Internally, Kirrkirr, as a Java program, uses Unicode, and so, in theory, you should be able to work with characters from any language that is defined in Unicode. In practice, things can get more complicated and messier than that.
Kirrkirr writes intermediate files in UTF-8, which should work with any Unicode characters. Your dictionary need not be in UTF-8, but it should correctly identify its character set in the XML header.
This is where most of the problems arise in practice. Java needs to be able to find a font that can display your characters. Depending on what fonts are available on your system, and whether Java can find them (with or without hints from Kirrkirr), you may or may not see the correct characters. If Java cannot find correct characters to display, you standardly see rectangular boxes.
Kirrkirr doesn't ship with fonts for miscellaneous alphabets. There needs to be something appropriate already installed on your system. (If you have a recent operating system (e.g., Windows XP or Mac OS X), then you do already have fonts that can display most of the major character sets (e.g., Arabic and Chinese), but probably not Inuktitut syllabics.
If your fonts are in the standard font location for your system, then
the answer should be yes, but for some systems, some fiddling with
font.properties could be needed.
It may well not do this automatically, if you are running in an
English locale using the default
are four ways that you can attempt to fix this:
kirrkirr.wordFont- This font is used to display words in lists, networks, etc.
kirrkirr.textFont- This font is used to display running text.
kirrkirr.interfaceFont- This font is used for some interface elements, where the font is explicitly specified in Kirrkirr code. However, many other interface elements just use whatever font is provided as the default by your implementation's LookAndFeel.
kirrkirr.propertiesfile in the directory in which Kirrkirr was installed (in a future version we'll probably make setting these available as a Preferences tab). Their value should be the name of a font on your system, for example:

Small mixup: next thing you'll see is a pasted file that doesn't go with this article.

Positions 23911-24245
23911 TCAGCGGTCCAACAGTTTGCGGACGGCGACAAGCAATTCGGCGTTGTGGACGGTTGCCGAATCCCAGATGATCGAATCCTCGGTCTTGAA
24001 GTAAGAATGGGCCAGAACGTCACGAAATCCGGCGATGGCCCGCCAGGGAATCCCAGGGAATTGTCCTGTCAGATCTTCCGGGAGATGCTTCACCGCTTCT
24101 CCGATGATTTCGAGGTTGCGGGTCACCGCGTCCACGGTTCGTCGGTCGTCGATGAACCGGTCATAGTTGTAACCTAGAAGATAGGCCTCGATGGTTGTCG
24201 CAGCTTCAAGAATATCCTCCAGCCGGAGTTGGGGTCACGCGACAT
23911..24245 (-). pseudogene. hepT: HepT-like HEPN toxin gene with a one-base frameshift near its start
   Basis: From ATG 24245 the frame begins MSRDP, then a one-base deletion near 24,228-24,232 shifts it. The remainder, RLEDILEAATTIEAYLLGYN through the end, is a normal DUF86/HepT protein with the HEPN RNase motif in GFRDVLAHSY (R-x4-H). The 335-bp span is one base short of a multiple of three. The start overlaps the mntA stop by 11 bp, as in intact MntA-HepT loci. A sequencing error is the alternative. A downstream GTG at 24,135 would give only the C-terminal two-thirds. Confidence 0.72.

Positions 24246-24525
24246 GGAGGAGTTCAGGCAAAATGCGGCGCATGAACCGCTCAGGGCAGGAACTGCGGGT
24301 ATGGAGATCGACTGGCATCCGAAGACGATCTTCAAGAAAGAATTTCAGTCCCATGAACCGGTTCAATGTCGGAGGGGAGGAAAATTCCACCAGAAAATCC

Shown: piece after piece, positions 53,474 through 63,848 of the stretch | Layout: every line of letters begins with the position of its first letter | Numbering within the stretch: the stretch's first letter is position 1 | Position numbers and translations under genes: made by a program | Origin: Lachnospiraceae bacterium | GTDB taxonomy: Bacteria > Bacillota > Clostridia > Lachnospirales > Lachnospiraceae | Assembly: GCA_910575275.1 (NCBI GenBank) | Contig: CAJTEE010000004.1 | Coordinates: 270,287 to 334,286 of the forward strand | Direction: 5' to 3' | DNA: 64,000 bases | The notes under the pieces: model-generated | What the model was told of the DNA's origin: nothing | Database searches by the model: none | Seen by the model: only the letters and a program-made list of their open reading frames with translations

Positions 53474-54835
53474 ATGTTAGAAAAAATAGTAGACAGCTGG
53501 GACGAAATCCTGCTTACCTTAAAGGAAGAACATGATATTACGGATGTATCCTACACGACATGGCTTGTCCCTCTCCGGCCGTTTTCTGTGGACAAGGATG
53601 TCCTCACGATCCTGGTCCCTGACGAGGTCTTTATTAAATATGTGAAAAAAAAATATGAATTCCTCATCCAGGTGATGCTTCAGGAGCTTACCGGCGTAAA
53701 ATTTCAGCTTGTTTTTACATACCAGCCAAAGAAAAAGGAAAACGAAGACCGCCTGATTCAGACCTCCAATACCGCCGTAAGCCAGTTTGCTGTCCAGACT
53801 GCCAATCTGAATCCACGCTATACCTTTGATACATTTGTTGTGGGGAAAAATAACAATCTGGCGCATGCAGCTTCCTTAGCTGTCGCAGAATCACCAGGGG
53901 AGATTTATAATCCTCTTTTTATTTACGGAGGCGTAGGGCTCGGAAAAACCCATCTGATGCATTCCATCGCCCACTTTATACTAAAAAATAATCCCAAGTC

kirrkirr.wordFont=Arial Unicode MS
font.propertiesfile (which you find in the
jre/libdirectory) to tell it about how to use fonts on your system to display certain Unicode character ranges. Doing this correctly is quite tricky; see Sun's documentation.
Getting everything right on a pre-JDK1.5 system may require doing 2 and (3 or 4). In particular, at present, I believe the HtmlPanel will not display characters correctly unless they can be found at the system level by either method 3 or 4. Nevertheles, it can be done. For example, here is Kirrkirr displaying a demonstration tiny Japanese dictionary.
Kirrkirr fully supports localization of its interface. However,
currently very little localization data is available. In fact, all that
is available is an Australian English localization (which is used by
default), and a very partial Warlpiri localization. Additional
localizations can be defined by providing appropriate
The picture that Kirrkirr displays at startup is loaded from
icons/splash.jpg in the installation directory. For speed
of startup reasons, this path is hardcoded and cannot be changed.
However, you can change the picture stored as that filename to any
suitable sized JPEG file.
Kirrkirr has some known issues, which we hope to address in future versions. Among others these include:
Many dictionaries contain subentries: headwords for derived forms, or combinations of a noun and a light verb, or whatever are placed under the headword for the main entry, together with information about this subheadword. This organization doesn't work very well with Kirrkirr. While one can display a dictionary in this form (with a suitable XSL file), only the main headwords will be used, in the Network display, or when searching by headwords, etc.
This is largely by design: our paper dictionary usability testing showed people generally being confused by and not properly interpreting subentries. Further, we were interested in network representations of the lexicon, and this led to the idea that one is better off regarding all words as headwords, and turning this subordination relationship into a pair of links (mainentry for subentry, and subentries of main entry), which parallel other link types like synonym, antonym or hyponym. The included MiniWrl dictionary gives an example of this. (Note that the entries for main head words should also include information about what their subentries are. This is necessary for subentries to be displayed in the Network pane when a main entry is clicked on: the program only looks locally at one entry for links from it.)
If an XML dictionary has subentries in the traditional way, it should be fairly straightforward to automatically convert it, by promoting the subentries into the list of main headwords, perhaps marking them with an attribute, and simultaneously putting in links from the subentry to the main entry and from the main entry to the subentry. We hope to someday write a general utility that will do this, but don't have one at present.
Proceed to Troubleshooting problems.
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